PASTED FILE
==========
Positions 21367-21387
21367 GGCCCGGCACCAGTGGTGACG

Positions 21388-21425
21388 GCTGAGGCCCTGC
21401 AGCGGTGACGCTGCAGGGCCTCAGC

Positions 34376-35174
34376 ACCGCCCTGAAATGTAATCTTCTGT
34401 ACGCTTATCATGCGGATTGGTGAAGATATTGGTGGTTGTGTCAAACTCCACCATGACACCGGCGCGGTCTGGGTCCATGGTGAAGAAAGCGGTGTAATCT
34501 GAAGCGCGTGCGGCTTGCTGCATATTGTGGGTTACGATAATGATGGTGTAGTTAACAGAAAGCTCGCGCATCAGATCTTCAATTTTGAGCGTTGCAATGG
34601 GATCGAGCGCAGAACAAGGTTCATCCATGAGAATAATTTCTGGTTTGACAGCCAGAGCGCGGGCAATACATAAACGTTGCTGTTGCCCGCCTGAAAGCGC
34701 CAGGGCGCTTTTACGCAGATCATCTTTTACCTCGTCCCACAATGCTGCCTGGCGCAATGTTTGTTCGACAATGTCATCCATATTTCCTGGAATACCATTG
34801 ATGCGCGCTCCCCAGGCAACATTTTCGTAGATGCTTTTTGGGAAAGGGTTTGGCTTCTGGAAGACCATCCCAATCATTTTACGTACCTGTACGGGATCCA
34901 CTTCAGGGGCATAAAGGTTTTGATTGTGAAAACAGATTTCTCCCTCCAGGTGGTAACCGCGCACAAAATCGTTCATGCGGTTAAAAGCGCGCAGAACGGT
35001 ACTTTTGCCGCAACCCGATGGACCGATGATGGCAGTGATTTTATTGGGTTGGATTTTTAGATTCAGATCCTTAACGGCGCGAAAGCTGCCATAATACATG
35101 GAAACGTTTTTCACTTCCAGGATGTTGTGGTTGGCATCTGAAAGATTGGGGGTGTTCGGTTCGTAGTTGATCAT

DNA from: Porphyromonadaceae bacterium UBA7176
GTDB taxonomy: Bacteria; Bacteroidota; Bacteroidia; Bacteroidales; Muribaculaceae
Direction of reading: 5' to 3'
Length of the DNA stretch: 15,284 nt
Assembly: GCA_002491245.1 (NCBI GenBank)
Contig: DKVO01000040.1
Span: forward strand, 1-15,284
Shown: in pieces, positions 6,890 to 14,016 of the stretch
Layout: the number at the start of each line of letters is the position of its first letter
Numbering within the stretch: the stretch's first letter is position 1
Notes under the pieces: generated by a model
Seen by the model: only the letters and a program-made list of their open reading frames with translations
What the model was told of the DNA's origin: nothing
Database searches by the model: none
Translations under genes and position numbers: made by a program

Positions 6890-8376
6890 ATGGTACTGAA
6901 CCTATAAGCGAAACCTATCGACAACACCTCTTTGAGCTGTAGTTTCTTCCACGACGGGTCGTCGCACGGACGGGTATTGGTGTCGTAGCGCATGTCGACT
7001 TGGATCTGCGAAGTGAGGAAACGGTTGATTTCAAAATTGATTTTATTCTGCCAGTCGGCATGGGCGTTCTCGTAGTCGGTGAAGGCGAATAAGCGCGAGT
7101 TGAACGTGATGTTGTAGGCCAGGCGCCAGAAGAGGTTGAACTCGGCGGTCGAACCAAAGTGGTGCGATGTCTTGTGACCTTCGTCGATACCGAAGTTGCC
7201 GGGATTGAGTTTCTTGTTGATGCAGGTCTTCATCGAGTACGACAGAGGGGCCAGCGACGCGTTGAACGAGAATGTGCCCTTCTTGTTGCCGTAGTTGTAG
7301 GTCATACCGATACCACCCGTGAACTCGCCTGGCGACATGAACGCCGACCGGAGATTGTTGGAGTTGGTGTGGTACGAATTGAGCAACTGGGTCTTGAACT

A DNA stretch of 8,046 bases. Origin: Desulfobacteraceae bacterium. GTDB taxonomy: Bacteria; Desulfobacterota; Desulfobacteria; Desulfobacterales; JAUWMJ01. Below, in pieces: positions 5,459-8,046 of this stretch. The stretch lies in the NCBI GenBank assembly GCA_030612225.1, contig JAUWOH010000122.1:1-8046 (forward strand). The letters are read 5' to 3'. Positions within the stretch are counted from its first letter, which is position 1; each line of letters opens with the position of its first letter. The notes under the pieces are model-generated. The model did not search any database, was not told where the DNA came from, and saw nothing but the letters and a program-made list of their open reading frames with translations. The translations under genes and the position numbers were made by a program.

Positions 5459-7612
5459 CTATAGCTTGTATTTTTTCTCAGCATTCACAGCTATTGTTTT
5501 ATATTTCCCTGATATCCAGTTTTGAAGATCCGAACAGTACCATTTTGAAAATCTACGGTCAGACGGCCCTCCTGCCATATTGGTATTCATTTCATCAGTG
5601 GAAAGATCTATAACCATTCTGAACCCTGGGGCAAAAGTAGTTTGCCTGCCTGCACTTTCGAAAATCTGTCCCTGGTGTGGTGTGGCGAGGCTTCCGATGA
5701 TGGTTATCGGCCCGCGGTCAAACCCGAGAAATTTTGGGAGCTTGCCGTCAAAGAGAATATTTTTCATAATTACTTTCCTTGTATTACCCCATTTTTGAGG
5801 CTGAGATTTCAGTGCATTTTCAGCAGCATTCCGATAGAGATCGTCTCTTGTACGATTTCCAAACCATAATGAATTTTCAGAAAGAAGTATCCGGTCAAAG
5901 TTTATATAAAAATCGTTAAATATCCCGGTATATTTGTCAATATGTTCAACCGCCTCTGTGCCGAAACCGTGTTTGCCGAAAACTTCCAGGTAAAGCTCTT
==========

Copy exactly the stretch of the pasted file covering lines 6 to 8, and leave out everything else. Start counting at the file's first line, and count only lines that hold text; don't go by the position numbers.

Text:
Positions 34376-35174
34376 ACCGCCCTGAAATGTAATCTTCTGT
34401 ACGCTTATCATGCGGATTGGTGAAGATATTGGTGGTTGTGTCAAACTCCACCATGACACCGGCGCGGTCTGGGTCCATGGTGAAGAAAGCGGTGTAATCT